Frieren: Beyond Journey’s End, Volume 21 is the second collection of the ongoing Frieren: Beyond Journey’s End (Japanese: 葬送のフリーレ, Hepburn: Sōsō no Furīren) fantasy manga series. Written by Kanehito Yamada and illustrated by Tsukasa Abe, Frieren has been serialized in Shogakukan’s Weekly Shōnen Sundaysince April 2020. The English translation appeared in 2022.
Accompanied by her young human apprentice Fern, elf mage Frieren journeys north, hoping to commune with the shade of a long-dead human friend, the hero Himmel. Between the pair and their goal lie thousands of miles, not to mention demon-infested northlands. Daunting? Frieren is an experienced demon fighter. She is a thousand years old … so what matters a few years of trekking?
While Frieren is confident in her abilities and nearly as confident in the powers of her intern, the prodigy Fern, she knows that if she and Fern are to be safe, they need others in their party: fighters brave enough to interpose themselves between mages and danger, as well as sufficiently skilled and durable to survive doing so more than once. In days past, her allies Himmel and Eisen filled that role. Now Eisen is too old and Himmel too dead.
Stark seems an ideal candidate. He has been trained by Eisen; he is famous for having faced down a dragon. But Stark is honest. He tells Frieren that he stood before the dragon because he was too terrified to move. Why the dragon spared him he does not know.
Stark would seem unpromising material. But Frieren has discussed hiring him with Eisen. Stark has speed, strength, skill, and the potential to become even better. What Stark lacks is confidence. Frieren believes that she knows just how to instill confidence in a fighter. All Stark need do is face the great dragon. Either he will win and become more confident, or die and become irrelevant. She puts him to the test; he wins.
The small party makes its way to the border with the northlands. There they encounter an unexpected development: the demons have sent envoys to negotiate peace with human ruler Graf Granat. A welcome development save for the fact that demons are famed for lies and deception. Any détente will likely prove a trap.
The art is skillful enough, save for the artist’s inability to draw convincing old people.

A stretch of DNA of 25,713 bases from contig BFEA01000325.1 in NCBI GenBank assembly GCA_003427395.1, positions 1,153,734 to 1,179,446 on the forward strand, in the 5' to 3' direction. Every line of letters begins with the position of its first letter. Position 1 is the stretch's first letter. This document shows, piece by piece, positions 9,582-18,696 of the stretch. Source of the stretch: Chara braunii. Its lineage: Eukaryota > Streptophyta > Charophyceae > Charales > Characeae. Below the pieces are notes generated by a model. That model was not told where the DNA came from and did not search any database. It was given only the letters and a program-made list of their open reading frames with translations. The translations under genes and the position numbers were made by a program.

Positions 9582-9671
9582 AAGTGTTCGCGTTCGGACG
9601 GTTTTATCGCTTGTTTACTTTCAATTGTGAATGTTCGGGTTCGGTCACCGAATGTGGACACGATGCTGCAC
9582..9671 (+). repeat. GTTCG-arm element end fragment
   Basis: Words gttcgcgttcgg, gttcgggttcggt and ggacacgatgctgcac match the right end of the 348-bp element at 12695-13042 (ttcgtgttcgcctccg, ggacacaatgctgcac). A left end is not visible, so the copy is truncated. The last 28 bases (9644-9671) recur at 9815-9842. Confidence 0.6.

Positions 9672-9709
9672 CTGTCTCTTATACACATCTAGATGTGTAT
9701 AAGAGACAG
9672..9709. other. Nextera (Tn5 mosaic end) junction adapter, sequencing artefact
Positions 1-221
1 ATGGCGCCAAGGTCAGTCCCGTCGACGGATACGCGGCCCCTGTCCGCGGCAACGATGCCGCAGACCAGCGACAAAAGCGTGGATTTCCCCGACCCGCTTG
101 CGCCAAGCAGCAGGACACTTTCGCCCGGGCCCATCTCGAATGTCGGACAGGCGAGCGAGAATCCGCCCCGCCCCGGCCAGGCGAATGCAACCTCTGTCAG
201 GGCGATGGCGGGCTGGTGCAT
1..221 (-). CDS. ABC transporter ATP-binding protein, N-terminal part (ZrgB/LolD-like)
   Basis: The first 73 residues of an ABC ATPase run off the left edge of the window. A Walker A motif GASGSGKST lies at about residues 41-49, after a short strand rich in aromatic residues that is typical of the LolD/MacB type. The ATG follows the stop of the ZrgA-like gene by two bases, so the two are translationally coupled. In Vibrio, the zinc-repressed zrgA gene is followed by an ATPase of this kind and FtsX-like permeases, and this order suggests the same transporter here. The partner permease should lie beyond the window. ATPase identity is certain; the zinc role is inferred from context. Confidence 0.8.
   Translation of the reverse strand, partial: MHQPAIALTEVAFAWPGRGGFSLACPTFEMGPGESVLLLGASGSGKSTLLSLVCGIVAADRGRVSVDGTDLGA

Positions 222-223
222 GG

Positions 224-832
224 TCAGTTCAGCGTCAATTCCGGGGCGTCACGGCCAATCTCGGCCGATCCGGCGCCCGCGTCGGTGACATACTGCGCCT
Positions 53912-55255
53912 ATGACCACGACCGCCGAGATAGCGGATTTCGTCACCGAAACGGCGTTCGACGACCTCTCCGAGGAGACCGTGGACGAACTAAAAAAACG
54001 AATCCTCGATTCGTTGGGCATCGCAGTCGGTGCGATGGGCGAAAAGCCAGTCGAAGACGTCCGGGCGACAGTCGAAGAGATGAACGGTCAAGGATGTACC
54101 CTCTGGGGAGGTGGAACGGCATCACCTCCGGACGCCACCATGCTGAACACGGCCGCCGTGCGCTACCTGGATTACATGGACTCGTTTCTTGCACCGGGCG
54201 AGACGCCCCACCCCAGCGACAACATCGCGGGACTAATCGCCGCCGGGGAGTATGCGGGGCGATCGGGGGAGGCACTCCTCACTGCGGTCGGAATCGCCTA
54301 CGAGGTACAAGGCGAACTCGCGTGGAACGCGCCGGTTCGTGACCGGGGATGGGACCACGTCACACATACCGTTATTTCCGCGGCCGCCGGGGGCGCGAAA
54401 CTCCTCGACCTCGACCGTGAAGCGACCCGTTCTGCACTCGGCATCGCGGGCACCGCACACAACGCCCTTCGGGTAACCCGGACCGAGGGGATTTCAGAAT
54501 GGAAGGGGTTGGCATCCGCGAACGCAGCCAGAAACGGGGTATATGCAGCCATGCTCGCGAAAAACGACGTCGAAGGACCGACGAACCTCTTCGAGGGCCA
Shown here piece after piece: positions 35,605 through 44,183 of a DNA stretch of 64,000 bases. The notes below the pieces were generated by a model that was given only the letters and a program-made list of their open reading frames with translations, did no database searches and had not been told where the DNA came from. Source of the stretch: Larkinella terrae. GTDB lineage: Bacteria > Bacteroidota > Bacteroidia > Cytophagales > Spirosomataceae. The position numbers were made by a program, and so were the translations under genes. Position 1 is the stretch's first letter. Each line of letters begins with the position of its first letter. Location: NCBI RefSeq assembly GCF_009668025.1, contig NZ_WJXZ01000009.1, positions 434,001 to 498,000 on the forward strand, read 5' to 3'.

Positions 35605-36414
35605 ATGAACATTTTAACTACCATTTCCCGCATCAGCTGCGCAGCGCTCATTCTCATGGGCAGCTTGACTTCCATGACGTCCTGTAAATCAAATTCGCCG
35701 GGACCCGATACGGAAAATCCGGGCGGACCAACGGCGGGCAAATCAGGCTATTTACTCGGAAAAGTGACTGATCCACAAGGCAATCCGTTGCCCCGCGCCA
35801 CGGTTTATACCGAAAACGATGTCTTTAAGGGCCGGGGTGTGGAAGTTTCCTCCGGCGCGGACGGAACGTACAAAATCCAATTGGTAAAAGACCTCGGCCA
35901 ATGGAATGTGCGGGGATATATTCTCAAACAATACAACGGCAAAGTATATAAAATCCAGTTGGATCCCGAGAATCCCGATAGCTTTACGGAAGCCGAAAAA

Demons don’t feel human emotions such as love, guilt, and so on. They can mimic such feelings, but they throw off their disguise when they’ve trapped their prey. This is convenient for the protagonists, as there is never a moral quandary when it comes to killing demons. It’s less convenient for the demons2, as they don’t understand their human prey and can easily be misled into self-destructive errors.
Luckily Graf Granat isn’t fooled by the demon overtures. He knows that they lie. His wariness proves less useful than he hoped, but … he tried.
Frieren is a sympathetic character, but in some ways she is like the demons. She has lived so long that she cannot truly understand that what is a short time for her is a long time for humans and even dwarves. She feels no urgency, even when she should feel it for other party members.
The author of the manga also doesn’t seem to feel much urgency. Two volumes into the series, Frieren is still collecting companions and only gradually getting to know them better. It’s only towards the end of this volume, with the appearance of the demon envoys, that the pace picks up. However … the story is intriguing enough that it is only by sheer force of will that I can resist picking up volume 3 to see where the current arc goes. Must save for later!
2: Thus far it’s not clear why demons kill. They don’t rob or devour their prey. They seem incapable of resisting murderous impulses for long. I wonder if some ancient mage created them as weapons?